|to flee; abscond:|
|chat, to converse|
|1.||a short moral story, esp one with animals as characters|
|2.||a false, fictitious, or improbable account; fiction or lie|
|3.||a story or legend about supernatural or mythical characters or events|
|4.||legends or myths collectivelyRelated: fabulous|
|5.||archaic the plot of a play or of an epic or dramatic poem|
|6.||to relate or tell (fables)|
|7.||(intr) to speak untruthfully; tell lies|
|8.||(tr) to talk about or describe in the manner of a fable: ghosts are fabled to appear at midnight|
|[C13: from Latin fābula story, narrative, from fārī to speak, say]|
applied in the New Testament to the traditions and speculations, "cunningly devised fables", of the Jews on religious questions (1 Tim. 1:4; 4:7; 2 Tim. 4:4; Titus 1:14; 2 Pet. 1:16). In such passages the word means anything false and unreal. But the word is used as almost equivalent to parable. Thus we have (1) the fable of Jotham, in which the trees are spoken of as choosing a king (Judg. 9:8-15); and (2) that of the cedars of Lebanon and the thistle as Jehoash's answer to Amaziah (2 Kings 14:9).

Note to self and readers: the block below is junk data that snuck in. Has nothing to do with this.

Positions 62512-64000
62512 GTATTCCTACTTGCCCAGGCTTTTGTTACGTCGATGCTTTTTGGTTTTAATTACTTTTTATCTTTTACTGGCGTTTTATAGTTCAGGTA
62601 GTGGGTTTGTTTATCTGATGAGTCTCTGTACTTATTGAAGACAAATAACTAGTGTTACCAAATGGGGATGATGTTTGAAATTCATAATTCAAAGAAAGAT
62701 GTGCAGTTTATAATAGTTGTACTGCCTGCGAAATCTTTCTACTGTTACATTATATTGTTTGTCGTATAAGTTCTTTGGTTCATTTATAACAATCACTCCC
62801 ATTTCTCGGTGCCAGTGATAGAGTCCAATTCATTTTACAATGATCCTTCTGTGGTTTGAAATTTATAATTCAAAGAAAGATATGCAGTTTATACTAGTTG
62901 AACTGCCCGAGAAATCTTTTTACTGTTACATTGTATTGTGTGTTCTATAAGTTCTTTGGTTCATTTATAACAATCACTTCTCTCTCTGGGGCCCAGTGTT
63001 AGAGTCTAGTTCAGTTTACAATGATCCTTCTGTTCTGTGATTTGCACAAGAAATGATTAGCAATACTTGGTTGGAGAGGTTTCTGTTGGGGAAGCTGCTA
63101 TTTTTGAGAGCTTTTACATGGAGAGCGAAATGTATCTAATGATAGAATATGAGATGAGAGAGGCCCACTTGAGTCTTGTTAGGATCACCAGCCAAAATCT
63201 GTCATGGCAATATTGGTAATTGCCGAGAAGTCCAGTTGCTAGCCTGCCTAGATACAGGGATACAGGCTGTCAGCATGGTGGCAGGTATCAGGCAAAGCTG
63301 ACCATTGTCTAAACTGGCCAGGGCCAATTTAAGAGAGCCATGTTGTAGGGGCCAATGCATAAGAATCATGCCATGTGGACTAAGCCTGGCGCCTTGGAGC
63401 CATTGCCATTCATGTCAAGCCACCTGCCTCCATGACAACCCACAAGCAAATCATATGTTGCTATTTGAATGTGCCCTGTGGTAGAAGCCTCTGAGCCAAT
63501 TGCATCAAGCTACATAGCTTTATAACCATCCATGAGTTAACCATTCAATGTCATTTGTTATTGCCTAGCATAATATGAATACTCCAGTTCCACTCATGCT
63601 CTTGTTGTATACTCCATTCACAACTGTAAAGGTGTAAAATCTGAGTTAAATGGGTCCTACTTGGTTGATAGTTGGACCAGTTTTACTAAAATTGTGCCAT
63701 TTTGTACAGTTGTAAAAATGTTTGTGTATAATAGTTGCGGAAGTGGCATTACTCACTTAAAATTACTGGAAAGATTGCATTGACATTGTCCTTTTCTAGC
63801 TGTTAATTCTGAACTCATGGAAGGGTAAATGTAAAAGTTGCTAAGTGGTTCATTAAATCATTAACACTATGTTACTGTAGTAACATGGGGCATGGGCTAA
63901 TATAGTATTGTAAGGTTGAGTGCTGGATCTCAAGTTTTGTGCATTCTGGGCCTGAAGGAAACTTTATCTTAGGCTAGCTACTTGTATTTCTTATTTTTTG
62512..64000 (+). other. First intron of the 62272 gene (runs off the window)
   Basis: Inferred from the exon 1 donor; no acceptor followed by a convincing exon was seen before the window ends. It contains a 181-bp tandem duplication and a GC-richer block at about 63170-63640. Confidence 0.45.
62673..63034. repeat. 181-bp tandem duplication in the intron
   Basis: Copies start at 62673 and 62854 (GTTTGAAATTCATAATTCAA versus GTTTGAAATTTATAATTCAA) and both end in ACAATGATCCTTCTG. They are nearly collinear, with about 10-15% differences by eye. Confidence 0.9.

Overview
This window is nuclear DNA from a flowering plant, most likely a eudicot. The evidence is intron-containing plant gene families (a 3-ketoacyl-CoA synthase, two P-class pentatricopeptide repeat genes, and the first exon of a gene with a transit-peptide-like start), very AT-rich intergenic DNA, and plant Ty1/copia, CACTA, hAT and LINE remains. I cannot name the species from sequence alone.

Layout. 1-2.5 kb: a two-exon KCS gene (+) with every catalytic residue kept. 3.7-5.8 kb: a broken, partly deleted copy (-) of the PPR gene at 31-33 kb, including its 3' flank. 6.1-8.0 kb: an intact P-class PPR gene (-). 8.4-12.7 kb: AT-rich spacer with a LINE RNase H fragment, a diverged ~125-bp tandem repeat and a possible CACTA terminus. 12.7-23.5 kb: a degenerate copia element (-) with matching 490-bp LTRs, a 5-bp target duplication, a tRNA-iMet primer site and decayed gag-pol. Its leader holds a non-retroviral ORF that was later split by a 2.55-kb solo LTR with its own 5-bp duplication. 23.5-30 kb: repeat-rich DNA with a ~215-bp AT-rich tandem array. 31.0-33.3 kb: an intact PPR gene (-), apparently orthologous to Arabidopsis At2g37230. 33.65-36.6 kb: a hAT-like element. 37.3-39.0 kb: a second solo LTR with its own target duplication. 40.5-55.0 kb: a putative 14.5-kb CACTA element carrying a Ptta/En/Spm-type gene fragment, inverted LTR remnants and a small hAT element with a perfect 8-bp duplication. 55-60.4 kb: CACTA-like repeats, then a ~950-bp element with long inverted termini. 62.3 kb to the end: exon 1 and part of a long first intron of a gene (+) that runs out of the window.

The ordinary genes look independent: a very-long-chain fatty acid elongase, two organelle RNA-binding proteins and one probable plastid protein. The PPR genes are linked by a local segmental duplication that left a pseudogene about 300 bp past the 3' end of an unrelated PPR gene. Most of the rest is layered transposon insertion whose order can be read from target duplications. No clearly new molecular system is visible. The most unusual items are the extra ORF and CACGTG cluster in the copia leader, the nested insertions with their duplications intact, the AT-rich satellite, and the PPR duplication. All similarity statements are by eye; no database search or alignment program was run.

narrative form, usually featuring animals that behave and speak as human beings, told in order to highlight human follies and weaknesses. A moral-or lesson for behaviour-is woven into the story and often explicitly formulated at the end. (See also beast fable.)
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